“There are two kinds of pain. The sort of pain that makes you strong, or useless pain. The sort of pain that’s only suffering. I have no patience for useless things.” – House of Cards
Talk about suffering . . . these guys fight to the bitter finish!
Suffering and evil.
But so does happiness.
Scott Adams (the Dilbert® author/artist) even has a formula for it. His post about it is here (LINK). The formula as presented by Mr. Adams is pretty simple:
Happiness = health + money + social life + meaning
That’s a pretty short list, and a pretty simple formula, and, unwittingly those are represent three of the four items that I chose to feature on this blog – Monday Meaning, Wednesday Wealth, and WilderHealth Friday (yeah, that rhyme sucks, let me know if you have a better one) that this blog is thematically intended to address. I guess that great minds must think alike?
I believe Mr. Adams intended the list to be (more or less) in order. For instance, if you’re on your deathbed, having money and a party with tequila-shooting 23 year old actual girl bikini models (you have to specify the “actual” part after 2016, I guess) in your room plus the Pope and Dalai Lama asking you for advice with their religious problems . . . okay, I’ll admit that’s not a bad way to go. But the whole “going to die” in 20 minutes still turns the whole party into kind of a bummer, what with the dead dying guy and the Pope. This Pope is not a party animal, unlike the last one . . . .
Can I get an amen? – source, Internet, Provenance Unknown
Money is second on the list. Is it? I think so.
Money cannot by happiness, but it can buy experiences. It can buy leisure time. It can create situations where you have a social life. And, it can create situations where you create meaningful experiences. And I’ve been with very little money ($70 in the checking account and $150,000 in debt) and have been out of debt, and I very much recommend having money. If you’re healthy, that’s a great start. If you’re healthy and have money? You can get to the next bits.
So, you’ve got health, and money. Without anyone who cares about you, it’ll seem pretty hollow, since we humans are (mostly) social creatures. Oh, I’m sure that you’ll bring up Grizzly Adams® but even he had his bear, Ben.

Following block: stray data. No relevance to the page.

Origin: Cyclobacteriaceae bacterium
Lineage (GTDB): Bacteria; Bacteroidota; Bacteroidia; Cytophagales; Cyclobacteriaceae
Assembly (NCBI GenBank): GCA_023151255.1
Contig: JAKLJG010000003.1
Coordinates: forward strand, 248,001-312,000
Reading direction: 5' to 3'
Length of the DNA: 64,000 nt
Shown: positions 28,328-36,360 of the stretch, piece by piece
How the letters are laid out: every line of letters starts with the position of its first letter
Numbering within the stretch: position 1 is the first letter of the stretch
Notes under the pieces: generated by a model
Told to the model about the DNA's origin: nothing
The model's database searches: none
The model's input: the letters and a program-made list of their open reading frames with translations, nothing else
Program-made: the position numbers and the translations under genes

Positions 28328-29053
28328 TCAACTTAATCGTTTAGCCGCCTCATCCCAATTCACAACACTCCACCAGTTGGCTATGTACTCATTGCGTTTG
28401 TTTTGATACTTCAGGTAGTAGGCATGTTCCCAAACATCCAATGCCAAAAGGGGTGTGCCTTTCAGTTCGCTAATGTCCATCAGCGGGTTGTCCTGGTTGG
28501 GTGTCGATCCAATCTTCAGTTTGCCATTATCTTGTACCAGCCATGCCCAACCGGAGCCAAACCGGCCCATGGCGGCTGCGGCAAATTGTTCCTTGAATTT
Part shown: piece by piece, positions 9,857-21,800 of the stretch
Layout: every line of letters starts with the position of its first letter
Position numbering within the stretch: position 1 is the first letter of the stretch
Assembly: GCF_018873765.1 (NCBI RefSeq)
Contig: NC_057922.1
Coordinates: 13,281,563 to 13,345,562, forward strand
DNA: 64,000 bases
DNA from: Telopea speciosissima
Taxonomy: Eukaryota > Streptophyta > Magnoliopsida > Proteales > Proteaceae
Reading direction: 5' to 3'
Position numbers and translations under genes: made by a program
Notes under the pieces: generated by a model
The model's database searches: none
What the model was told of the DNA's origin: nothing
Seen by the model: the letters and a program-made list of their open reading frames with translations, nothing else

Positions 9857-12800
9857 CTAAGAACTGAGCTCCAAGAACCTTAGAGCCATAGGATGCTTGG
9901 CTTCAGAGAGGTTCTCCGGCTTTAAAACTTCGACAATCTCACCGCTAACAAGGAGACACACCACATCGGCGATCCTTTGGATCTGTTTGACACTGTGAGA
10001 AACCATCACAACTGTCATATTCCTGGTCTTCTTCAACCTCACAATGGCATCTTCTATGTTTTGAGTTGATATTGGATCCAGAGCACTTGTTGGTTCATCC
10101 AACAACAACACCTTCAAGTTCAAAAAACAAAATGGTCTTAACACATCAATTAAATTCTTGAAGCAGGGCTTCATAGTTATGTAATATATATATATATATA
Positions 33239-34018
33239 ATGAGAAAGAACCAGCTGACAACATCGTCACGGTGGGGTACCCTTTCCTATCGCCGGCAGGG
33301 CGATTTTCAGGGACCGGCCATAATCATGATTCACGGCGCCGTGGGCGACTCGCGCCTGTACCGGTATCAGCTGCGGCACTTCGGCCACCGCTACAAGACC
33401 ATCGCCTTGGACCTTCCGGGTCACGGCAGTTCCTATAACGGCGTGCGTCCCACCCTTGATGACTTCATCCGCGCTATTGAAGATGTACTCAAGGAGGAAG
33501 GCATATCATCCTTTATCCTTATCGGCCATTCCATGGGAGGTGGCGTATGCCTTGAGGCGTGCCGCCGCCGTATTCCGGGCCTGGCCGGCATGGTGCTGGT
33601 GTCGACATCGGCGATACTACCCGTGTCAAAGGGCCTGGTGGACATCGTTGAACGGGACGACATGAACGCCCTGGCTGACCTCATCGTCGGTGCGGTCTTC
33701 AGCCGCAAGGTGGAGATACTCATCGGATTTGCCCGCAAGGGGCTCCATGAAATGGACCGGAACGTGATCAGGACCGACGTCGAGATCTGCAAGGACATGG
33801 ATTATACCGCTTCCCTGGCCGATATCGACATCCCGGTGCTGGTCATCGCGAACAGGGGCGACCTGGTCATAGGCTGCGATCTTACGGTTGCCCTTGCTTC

In truth, Adams was just a businessman and shoemaker who made and lost several fortunes and died of an aggravated grizzly bear bite after a monkey bit him in the same spot five years later. Normal, boring suburban life. Picture source, Wikimedia, public domain.
So, finally we end up with First World Problems. Health is a common problem in the world, as is money, although I think plenty of strong families do get by without money, and even find tons of meaning during a simple life.
Weird Al talking about First World Problems. Perspective, right?
There’s probably a sweet spot for income, too. There might be a classic “Three Bears” problem of too much, too little, just right, but I’ll imagine it skews more towards having too much money. We’ll hit the topic of earning “too much money” (really, probably working so hard and so stressfully that you die sooner) some Wednesday.
Meaning is important, and I can recall some occasions in my life where I had all the money, social connections, and health anyone could really ask for, and then I’d start thinking about meaning. It was during those situations that I realized that mankind wasn’t horribly predisposed to contentment. If it isn’t health, material possessions or friends, we have to have something to search for, and it turns out meaning is an easy one.
And I think that the search for meaning often shows up when we do have most of our comforts met – I know that some periods of personal success have left me feeling hollower and brought me back to looking for that deeper side of life.
The Other Side of Happiness
Some churches and religious folks preach that money and the good life is a gift from God, and I’ll agree. But we cannot forget the gift that suffering is. I’m not sure that there are many people who have been made better by having all that money. But when a person has to go through a tough time? Suffering exists, and difficulty exists, and they exist so we can vanquish them and emerge from the other side, better and stronger.
Is there suffering? Undoubtedly.
Is there evil? Certainly.
These exist. And, we can use them, or rather, in vanquishing them, if we do it right. If we don’t give in to despair when suffering, if we don’t become evil in vanquishing evil, then we emerge on the other side better for our journey. And stronger.
At least that’s what I told the Pope and the Dalai Lama, but I’m not sure they heard me over the music. And the Pope can totally drink tequila. He’s a party animal!